Can retailers afford to have a higher customer service profile?
Through a special arrangement, what follows is a summary of an article from Retail Paradox, RSR Research’s weekly analysis on emerging issues facing retailers, presented here for discussion.
When launching its digital consumer bank, Goldman Sachs conducted a survey that found consumers want to find answers without assistance, but the ability to immediately demand a qualified banker if they have a problem.
“There’s high tolerance for self-service until it fails, and then there’s no tolerance,” according to a Bloomberg article, which details how branches are giving raises to tellers despite the arrival of ever-advanced self-service options.
Many retailers are likewise seeking ways to better manage labor, their most “controllable expense” in the store, amid margin pressures while recognizing employees should be at the very center of strategies to reinvigorate stores.
So, the question isn’t, “Do store employees still matter” but, “How can retailers afford a higher customer service profile?”
First of all, non-selling functions of the store should be hyper-optimized. That’s what task management solutions are all about, but technology-enabled collaboration and communication tools are also important for floor resets and other regular non-sellling tasks. With store managers often bogged down by paper work, enabling mobile alerts for managers about real-time operational conditions in the store can be particularly beneficial.
Secondly, new customer-facing functions related to omnichannel fulfillment should be proactively systemized. Technology solutions are available to optimize the extra labor required to handle BOPIS and online returns at the store level.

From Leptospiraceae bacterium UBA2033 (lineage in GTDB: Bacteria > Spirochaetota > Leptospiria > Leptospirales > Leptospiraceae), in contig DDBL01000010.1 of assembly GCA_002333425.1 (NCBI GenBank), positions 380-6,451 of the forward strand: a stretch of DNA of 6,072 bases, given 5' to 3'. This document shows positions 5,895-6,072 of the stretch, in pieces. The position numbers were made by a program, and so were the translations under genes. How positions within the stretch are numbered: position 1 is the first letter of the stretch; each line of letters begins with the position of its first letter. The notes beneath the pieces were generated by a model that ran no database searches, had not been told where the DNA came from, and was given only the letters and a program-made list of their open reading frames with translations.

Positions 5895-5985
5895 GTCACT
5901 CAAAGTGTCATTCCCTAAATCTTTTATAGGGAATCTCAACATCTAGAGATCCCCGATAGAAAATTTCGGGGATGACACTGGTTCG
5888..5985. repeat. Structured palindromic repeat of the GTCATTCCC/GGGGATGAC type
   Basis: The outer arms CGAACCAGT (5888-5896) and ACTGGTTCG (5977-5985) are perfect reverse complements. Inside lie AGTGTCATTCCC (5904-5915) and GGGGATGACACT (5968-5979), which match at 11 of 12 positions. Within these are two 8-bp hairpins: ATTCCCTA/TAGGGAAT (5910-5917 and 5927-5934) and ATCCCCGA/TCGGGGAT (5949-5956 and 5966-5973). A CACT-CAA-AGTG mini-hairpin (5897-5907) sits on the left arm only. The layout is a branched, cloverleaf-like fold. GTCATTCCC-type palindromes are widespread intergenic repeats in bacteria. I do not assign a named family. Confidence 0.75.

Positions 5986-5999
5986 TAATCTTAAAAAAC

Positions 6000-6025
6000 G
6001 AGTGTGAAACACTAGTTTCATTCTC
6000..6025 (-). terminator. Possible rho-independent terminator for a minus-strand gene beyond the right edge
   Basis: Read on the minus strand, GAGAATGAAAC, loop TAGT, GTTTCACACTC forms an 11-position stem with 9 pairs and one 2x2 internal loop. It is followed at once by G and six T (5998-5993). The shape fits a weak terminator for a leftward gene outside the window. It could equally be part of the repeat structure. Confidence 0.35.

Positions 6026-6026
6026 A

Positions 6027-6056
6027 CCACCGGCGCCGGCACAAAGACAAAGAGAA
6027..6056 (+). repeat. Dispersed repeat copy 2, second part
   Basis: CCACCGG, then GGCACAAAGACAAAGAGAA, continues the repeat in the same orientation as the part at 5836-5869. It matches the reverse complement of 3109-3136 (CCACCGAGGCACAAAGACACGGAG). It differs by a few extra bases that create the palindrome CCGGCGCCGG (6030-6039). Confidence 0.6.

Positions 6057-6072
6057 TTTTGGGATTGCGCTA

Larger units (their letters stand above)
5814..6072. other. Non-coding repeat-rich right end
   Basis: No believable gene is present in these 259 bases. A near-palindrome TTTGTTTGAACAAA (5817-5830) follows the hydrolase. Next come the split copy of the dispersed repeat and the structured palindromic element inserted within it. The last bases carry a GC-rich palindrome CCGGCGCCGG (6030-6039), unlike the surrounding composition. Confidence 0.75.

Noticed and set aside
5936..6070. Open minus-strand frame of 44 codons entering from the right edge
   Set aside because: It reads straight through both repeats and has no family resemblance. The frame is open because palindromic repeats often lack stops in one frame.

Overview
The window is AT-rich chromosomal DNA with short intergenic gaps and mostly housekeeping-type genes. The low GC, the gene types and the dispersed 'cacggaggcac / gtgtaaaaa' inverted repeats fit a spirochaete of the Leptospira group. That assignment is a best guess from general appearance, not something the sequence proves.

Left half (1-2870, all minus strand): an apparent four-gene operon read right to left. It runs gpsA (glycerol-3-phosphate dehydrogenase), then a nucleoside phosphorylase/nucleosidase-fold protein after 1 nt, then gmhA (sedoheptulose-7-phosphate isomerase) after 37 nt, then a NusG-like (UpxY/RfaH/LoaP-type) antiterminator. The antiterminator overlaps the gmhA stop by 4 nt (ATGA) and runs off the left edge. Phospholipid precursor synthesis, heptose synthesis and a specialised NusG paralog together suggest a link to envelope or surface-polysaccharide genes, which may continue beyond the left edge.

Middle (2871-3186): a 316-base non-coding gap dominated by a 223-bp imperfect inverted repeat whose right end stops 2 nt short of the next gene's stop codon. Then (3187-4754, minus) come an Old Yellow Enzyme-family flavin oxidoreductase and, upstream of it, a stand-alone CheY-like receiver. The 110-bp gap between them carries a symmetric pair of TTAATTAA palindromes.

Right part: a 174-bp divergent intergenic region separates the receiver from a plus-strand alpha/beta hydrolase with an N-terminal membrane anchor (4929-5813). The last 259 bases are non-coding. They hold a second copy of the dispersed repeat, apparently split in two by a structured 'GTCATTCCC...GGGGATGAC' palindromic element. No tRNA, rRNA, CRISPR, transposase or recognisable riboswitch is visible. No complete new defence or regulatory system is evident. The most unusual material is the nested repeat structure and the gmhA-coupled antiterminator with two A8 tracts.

Finally, selling functions can be measured and optimized. Observing employee activities with their outcomes can identify those that work best. From there, a continuous improvement cycle can be established at each store, where an action plan is generated to support the achievement of the goals. Then, as the saying goes, “Wash, rinse, repeat.”
Stores don’t have to settle for a diminishing return on their efforts to win consumers’ share-of-pocket. Retailers should re-think what goes on inside the four walls of the store in the context of consumer expectations for relevance and service and use information and tools available now to drive performance to new levels. Employees do matter to consumers, but only if they are helping those consumers solve their lifestyle challenges.
- In The Digital Age, Do Store Employees Still Matter? – RSR Research
- Why Banks Are Giving Tellers Raises, Instead of Firing Them All – Bloomberg
DISCUSSION QUESTIONS: How can stores drive in-store labor efficiencies and create more opportunities for customer-facing functions? Where do you see the biggest opportunities at the store level?